Giving the Amos Memorial Lecture at East Malling Research in Kent earlier this month, the University of Warwick lecturer said a chemical pesticide took 10 years and £300m to launch, compared with £5m for a biopesticide, as the latter relies on natural organisms such as fungi. He added that even companies using consultants to guide them through the registration process often foundered.
"Regulators will often stop the clock three or so days before a deadline and ask more questions," he said. "Some of those questions are completely inappropriate for bioproducts. We need to overcome that problem."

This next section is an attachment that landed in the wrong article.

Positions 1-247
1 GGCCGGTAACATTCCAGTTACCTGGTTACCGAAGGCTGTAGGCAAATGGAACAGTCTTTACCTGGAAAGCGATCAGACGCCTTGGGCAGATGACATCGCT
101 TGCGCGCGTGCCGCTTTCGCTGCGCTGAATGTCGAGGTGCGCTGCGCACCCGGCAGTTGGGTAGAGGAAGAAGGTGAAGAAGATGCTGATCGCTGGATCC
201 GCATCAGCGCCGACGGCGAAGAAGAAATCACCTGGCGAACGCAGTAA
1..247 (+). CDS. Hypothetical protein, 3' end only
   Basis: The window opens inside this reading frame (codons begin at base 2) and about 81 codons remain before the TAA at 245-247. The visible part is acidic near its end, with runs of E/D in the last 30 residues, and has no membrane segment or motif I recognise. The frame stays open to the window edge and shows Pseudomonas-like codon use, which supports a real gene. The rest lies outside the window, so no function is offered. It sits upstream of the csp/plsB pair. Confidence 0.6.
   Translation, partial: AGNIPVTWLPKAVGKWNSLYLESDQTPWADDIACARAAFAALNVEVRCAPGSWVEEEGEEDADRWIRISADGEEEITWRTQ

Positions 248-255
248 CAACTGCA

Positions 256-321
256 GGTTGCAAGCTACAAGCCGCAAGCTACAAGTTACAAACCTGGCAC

Duplication caused by separate regulators in each EU state compounded the problem, he claimed. "In an ideal world there would be one agency in the EU to concentrate expertise, not 27."
He added: "This is a particular problem for minor crops, which encompass almost all vegetables. Biopesticides are niche products, typically developed by smaller firms - part of a university science park, perhaps, with people at PhD level. They are very good scientists but have next to no knowledge of the regulatory system or how to get approvals and a product to market."